How Ocean Air Quality Impacts Coastal Cities
You know the feeling when you breathe in fresh ocean air? The warm, salty breeze is often associated with health benefits. After all, it does usually smell fresher.
But is air quality actually better by the ocean?
What do we know really about ocean air? In today’s blog, we’ll talk about ocean air quality, and more specifically, how the ocean air impacts coastal cities.
Is Air Quality Better by the Ocean?
While the air near the ocean can be cleaner than in other areas, that’s not always the case. When we dump sewage and other pollutants into the water, it significantly impacts the coastal air quality.
In fact, one recent air quality study found that pathogens from waste in the ocean can transfer to the air and be found several miles inland—which is what we’re highlighting today.
Recent Research Findings on Ocean Air Quality
A study published by researchers from the Scripps Institution of Oceanography looked at the ocean air quality in an area south of San Diego near the US-Mexico border. In Mexico, near that area, a wastewater treatment plant regularly dumps sewage into the Tijuana river, then flows north into Imperial Beach.
And the result of that?
In 2022, Imperial Beach closed for 249 days due to high levels of pathogens like salmonella, norovirus and E. coli, as a direct result of the sewage. While researchers know the potential harms related to these pathogens, little was previously known about the impact of these pathogens on air quality.
During this study, researchers sampled water from the Tijuana river and coastal aerosols (particles suspended in the air) at Imperial Beach for 26 days in 2019. They then used DNA sequencing to match bacteria and chemical compounds between these locations.
They found that approximately three-quarters of the bacteria found in aerosols at Imperial Beach came directly from the sewage in the surf zone.
Additionally, researchers found these pathogens a mile or two inland from Imperial Beach. Plus, there is evidence that winds can blow coastal spray hundreds of miles inland.
Prather says, “We don’t know what the effect is yet of inhaling this cocktail that comes out of the ocean – it’s something we are trying to understand.” The research will continue in this area to increase our understanding of the potential impacts of these pathogens on ocean air quality and the risks to our health.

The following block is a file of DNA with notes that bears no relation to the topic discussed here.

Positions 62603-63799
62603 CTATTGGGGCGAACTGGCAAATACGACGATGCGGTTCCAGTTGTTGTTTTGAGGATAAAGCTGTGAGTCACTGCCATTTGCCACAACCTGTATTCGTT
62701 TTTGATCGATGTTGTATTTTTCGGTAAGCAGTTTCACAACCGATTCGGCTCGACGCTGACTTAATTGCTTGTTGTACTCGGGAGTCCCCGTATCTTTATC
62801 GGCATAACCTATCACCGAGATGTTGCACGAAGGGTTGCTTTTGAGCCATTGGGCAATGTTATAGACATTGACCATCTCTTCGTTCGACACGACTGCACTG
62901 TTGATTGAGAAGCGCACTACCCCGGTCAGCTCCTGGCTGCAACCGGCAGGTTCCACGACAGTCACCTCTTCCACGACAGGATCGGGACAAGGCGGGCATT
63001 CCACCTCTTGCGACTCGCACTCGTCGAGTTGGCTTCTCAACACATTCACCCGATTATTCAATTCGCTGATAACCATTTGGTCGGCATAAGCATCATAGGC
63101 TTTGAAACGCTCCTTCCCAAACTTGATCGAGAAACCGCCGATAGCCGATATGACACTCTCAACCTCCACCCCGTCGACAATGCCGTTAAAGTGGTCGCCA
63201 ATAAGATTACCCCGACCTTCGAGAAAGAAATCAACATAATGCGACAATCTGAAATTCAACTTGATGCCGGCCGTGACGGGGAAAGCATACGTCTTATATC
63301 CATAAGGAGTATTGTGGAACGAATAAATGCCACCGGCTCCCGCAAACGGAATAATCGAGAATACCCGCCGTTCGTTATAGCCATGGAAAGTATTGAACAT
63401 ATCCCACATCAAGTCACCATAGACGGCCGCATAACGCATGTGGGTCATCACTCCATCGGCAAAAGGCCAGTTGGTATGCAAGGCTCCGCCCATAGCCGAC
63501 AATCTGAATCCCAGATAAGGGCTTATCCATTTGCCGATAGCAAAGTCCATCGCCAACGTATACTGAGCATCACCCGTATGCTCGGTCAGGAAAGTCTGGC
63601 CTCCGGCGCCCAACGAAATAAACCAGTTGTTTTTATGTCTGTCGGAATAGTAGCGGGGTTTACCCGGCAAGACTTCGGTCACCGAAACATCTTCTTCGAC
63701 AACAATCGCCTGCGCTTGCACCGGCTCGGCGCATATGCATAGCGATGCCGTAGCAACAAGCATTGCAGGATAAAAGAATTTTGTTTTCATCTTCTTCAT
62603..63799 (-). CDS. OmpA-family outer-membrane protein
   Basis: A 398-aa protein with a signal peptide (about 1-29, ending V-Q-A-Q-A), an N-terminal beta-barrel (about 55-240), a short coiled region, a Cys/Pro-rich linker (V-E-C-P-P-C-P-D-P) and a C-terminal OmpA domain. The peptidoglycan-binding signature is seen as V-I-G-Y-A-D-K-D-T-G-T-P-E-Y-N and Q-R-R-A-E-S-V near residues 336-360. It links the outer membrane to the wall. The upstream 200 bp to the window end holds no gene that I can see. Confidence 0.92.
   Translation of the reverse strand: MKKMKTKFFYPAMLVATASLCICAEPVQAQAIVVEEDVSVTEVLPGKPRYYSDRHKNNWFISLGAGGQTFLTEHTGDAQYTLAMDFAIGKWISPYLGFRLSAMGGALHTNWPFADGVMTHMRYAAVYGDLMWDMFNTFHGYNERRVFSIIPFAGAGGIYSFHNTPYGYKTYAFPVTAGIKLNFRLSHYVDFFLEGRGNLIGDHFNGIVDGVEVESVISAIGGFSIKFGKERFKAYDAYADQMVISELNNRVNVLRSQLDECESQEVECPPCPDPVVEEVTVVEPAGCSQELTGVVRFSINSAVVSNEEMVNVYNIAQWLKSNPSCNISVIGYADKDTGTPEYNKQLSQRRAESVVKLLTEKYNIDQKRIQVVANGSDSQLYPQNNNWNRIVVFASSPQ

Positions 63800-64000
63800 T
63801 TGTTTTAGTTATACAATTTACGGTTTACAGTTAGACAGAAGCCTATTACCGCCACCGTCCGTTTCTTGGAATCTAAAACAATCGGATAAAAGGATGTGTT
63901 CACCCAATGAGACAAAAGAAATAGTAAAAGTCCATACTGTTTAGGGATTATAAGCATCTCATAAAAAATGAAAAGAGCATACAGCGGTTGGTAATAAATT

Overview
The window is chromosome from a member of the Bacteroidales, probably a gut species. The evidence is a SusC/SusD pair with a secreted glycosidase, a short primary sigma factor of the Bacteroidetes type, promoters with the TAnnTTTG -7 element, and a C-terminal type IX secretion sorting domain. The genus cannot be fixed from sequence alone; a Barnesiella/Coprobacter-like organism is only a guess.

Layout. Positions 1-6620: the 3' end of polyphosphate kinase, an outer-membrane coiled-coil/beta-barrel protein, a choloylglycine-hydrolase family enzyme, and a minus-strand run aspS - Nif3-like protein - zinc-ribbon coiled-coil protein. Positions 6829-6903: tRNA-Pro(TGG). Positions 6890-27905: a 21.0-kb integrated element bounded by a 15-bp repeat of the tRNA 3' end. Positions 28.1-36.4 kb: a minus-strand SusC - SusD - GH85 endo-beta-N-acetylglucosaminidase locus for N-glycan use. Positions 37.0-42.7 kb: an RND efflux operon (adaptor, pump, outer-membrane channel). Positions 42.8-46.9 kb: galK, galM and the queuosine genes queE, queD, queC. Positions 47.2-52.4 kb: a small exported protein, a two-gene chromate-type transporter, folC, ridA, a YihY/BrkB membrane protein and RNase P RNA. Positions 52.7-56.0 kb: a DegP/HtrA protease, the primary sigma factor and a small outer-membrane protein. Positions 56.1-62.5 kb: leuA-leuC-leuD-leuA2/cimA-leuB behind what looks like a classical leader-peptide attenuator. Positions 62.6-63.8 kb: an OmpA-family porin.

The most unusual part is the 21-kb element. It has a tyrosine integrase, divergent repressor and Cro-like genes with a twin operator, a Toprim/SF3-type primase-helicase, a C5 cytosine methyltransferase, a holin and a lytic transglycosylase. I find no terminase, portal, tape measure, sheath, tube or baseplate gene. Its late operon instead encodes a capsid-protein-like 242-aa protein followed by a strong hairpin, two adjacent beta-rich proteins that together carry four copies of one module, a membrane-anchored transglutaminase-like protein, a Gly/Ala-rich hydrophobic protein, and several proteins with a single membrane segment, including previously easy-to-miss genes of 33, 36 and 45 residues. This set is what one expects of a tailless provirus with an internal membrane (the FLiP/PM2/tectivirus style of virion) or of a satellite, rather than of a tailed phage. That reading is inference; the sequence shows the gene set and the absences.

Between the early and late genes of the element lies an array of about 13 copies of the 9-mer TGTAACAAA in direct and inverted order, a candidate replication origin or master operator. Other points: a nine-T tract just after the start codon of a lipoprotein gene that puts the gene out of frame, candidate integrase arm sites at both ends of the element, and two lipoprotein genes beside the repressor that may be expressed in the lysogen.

How Ocean Spray Affects Air Quality
When waves break, approximately 20% of the bacteria present in the water break off and bubble into the air. Prather describes this as a “hydrophobic goo that doesn’t like water, so it will almost float like oil on the surface of the ocean.”
So, when waves crash and the bubbles burst, that material launches into the air. This ocean spray then directly impacts the ocean air quality. Storms also contribute to the amount of raw sewage and other pollutants released into our waterways.
If the surf is high and there’s lots of white foam, the conditions are perfect for bacteria in the water to transfer to the air easily.
5 Common Pollutants in Ocean Air Spray
Ocean air spray contains several pollutants from various sources. Some common pollutants found in ocean air spray are:
- E. coli
- Heavy metals
- Other chemicals such as pesticides
This new air quality study provides evidence that pollutants in the ocean do transfer to the air and impact ocean air quality for coastal cities. However, more research is necessary to fully understand the impacts when these pollutants, particularly those from sewage, are breathed in.
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